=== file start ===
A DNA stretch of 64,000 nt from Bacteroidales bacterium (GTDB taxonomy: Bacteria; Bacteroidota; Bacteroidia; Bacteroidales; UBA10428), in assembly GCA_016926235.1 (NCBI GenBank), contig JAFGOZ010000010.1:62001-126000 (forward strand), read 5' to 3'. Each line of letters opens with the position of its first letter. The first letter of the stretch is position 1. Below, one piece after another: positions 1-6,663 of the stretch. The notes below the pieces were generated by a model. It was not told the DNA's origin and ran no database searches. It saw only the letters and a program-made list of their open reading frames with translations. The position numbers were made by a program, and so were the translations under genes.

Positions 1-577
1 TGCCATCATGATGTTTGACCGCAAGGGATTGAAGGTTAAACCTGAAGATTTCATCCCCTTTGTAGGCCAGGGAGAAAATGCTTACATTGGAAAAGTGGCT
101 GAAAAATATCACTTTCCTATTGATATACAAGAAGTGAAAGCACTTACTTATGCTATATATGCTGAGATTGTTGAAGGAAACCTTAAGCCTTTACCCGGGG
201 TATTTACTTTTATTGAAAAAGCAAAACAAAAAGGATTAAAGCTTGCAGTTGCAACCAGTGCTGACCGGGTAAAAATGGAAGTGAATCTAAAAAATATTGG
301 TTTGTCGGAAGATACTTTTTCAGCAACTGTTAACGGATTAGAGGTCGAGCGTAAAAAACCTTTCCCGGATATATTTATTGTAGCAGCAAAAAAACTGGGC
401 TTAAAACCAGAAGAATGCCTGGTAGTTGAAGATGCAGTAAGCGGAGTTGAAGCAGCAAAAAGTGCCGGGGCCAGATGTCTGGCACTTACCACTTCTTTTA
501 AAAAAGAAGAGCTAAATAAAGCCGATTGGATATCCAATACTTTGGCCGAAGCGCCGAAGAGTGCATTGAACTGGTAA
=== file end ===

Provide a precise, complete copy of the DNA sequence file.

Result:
A DNA stretch of 64,000 nt from Bacteroidales bacterium (GTDB taxonomy: Bacteria; Bacteroidota; Bacteroidia; Bacteroidales; UBA10428), in assembly GCA_016926235.1 (NCBI GenBank), contig JAFGOZ010000010.1:62001-126000 (forward strand), read 5' to 3'. Each line of letters opens with the position of its first letter. The first letter of the stretch is position 1. Below, one piece after another: positions 1-6,663 of the stretch. The notes below the pieces were generated by a model. It was not told the DNA's origin and ran no database searches. It saw only the letters and a program-made list of their open reading frames with translations. The position numbers were made by a program, and so were the translations under genes.

Positions 1-577
1 TGCCATCATGATGTTTGACCGCAAGGGATTGAAGGTTAAACCTGAAGATTTCATCCCCTTTGTAGGCCAGGGAGAAAATGCTTACATTGGAAAAGTGGCT
101 GAAAAATATCACTTTCCTATTGATATACAAGAAGTGAAAGCACTTACTTATGCTATATATGCTGAGATTGTTGAAGGAAACCTTAAGCCTTTACCCGGGG
201 TATTTACTTTTATTGAAAAAGCAAAACAAAAAGGATTAAAGCTTGCAGTTGCAACCAGTGCTGACCGGGTAAAAATGGAAGTGAATCTAAAAAATATTGG
301 TTTGTCGGAAGATACTTTTTCAGCAACTGTTAACGGATTAGAGGTCGAGCGTAAAAAACCTTTCCCGGATATATTTATTGTAGCAGCAAAAAAACTGGGC
401 TTAAAACCAGAAGAATGCCTGGTAGTTGAAGATGCAGTAAGCGGAGTTGAAGCAGCAAAAAGTGCCGGGGCCAGATGTCTGGCACTTACCACTTCTTTTA
501 AAAAAGAAGAGCTAAATAAAGCCGATTGGATATCCAATACTTTGGCCGAAGCGCCGAAGAGTGCATTGAACTGGTAA